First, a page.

From popular use to pharmacological validation: a study of the anti-inflammatory, anti-nociceptive and healing effects of Chenopodium ambrosioides extract.J Ethnopharmacol. 2013 Jan 09; 145(1):127-38.JE
ETHNO-PHARMACOLOGICAL RELEVANCE: Chenopodium ambrosioides (Amarantaceae) is an annual or perennial plant popularly known as 'erva de Santa Maria', 'mastruço' and 'erva-do-formigueiro'. This herb is used in folk medicine in the form of teas, poultices and infusions for inflammatory problems, contusions and lung infections, and as an anthelmintic and anti-fungal.
AIM OF THE STUDY
The aim of the present study was to further the understanding of the anti-nociceptive, anti-inflammatory and wound healing effects of ethanol extract (EE) obtained from the leaves and stems of Chenopodium ambrosioides in animal models of acute pain, inflammation and wound healing, thus supporting its medicinal use for the treatment of pain and inflammatory conditions
MATERIALS AND METHODS
The anti-nociceptive activity of EE (150-500 mg/kg) was evaluated using the nociception induced by formalin (2.5%), prostaglandin-E(2) (PGE2; 3 nmol/paw), capsaicin (CAP, 1.6 μg/paw) and bradykinin (BK, 10 nmol/paw). The anti-inflammatory activity of EE (150-500 mg/kg) was evaluated in carrageenan- (Cg, 300 μg/paw), PGE(2)- (3 nmol/paw), substance P- (SP, 20 nmol/paw) and BK- (3 nmol/paw) induced paw oedema. The topical anti-inflammatory activity of EE (1%, 3% and 5%) was evaluated in arachidonic acid- (AA, 2mg/ear), oil croton- (1 μg/ear) and CAP- (250 μg/ear) induced ear oedema. The effect of this extract in the inhibition of the influx of neutrophil, myeloperoxidase (MPO) and adenosine-deaminase (ADA) activities and nitric oxide (NO) and TNF-á levels was also determined using the mouse of pleurisy induced by Cg. The excision wound model in rats was used to evaluate the wound healing efficacy of EE (1%, 3% and 5%). To exclude the possible non-specific muscle relaxant or sedative effects of EE, mice motor performance was also evaluated with the rota-rod test.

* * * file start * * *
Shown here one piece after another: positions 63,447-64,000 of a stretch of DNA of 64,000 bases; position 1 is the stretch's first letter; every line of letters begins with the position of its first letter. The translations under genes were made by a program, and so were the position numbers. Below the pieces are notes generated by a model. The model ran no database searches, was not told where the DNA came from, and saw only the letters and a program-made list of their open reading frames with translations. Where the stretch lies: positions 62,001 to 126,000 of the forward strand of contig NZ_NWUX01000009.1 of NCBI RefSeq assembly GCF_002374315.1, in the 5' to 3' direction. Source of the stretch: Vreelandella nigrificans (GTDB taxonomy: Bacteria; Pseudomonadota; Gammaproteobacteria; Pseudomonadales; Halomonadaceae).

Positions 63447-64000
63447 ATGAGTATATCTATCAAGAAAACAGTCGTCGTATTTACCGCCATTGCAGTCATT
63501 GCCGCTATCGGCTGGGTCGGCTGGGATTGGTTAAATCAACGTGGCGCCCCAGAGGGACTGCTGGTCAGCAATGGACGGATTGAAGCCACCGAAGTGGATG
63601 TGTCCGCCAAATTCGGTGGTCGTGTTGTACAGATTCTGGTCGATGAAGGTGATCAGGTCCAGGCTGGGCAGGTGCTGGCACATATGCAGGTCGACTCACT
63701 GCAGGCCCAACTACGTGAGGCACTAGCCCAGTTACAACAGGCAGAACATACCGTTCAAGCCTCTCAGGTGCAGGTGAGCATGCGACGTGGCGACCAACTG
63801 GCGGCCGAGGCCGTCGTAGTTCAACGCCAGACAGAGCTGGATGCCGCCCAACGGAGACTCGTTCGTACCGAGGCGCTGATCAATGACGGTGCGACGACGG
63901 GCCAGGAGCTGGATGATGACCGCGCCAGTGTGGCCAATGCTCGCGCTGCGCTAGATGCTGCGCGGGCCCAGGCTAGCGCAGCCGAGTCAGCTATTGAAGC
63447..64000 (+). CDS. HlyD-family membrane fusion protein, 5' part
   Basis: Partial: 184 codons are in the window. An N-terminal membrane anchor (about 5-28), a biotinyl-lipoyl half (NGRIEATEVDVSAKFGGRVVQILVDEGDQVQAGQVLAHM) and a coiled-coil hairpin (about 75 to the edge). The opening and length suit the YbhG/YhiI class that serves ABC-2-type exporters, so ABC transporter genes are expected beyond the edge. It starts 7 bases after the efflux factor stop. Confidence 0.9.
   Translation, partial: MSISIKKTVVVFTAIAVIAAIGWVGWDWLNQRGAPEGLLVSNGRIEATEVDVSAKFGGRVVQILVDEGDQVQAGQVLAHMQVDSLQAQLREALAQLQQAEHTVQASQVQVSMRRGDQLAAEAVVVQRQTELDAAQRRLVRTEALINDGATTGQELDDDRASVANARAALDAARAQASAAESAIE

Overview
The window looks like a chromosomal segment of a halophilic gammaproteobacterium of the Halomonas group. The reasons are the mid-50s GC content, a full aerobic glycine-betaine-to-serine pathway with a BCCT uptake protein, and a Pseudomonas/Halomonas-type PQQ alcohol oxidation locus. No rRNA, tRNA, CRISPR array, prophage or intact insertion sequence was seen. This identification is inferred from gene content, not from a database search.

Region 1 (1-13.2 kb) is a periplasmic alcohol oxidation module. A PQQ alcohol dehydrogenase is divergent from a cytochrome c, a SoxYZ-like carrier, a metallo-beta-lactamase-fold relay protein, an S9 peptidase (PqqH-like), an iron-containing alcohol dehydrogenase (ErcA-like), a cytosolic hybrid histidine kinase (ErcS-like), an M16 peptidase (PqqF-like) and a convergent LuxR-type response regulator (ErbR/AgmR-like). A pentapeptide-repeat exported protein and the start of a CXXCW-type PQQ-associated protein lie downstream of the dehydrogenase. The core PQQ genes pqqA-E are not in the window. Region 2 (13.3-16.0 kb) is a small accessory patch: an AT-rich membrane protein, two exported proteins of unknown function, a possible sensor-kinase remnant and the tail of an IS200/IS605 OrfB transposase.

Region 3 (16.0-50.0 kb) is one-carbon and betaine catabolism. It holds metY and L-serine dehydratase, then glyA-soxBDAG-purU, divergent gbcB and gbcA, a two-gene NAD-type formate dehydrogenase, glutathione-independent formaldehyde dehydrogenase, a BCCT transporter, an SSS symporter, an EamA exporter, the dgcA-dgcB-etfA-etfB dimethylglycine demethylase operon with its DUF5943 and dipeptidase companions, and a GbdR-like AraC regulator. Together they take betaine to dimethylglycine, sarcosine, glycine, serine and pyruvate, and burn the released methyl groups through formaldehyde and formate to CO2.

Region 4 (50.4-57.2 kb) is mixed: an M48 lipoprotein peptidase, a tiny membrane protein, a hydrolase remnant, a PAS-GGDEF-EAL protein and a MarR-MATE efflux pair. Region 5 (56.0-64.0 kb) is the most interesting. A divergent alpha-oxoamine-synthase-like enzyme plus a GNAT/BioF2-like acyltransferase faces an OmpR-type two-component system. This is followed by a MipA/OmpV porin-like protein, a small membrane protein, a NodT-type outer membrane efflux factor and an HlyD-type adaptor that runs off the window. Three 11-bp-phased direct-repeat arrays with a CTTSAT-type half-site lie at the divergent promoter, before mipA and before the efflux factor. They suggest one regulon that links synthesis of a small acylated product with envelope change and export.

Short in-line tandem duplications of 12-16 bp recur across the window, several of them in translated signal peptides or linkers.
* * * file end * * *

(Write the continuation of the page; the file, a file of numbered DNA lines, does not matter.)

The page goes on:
EE (5% per ear) was effective in reducing ear oedema induced by croton oil by 78.09%, CAP by 70.85% and AA by 77.02%. EE (500 mg/kg; p.o.) also significantly inhibited paw oedema induced by Cg by 40%, PGE(2) by 51%, SP by 56% and BK by 57%. EE (500 mg/kg; p.o.) inhibited the cell influx of leucocytes by 78% and neutrophils by 53%, MPO activity by 62.22% and ADA activity by 23.07%, as well as NO by 77.77% and TNF-á levels by 50% in the fluid leakage due to the carrageenan-induced pleurisy. EE also inhibited the formalin-induced nociceptive in both phases of pain (neurogenic and inflammatory) at a dose of 500 mg/kg, resulting in inhibitions of 77.39% and 95.60%, respectively. EE (500 mg/kg; p.o.) was also effective in inhibiting the nociception induced by PGE(2) (68%), CAP (53%) and BK (32%). Topical application of EE (5%) on excision wounds caused a significant reduction in wound area when compared with the untreated controls. Finally, treatment with EE (150-500 mg/kg) did not show any significant alterations in motor performance or body temperature compared with the control group.
The results, including the inhibition of mediators (BK, NO, SP, PGE(2) and TNF-á) and enzyme (MPO and ADA) activity, validate the use of the plant under study for therapeutic treatment of anti-inflammatory, painful and wound healing processes.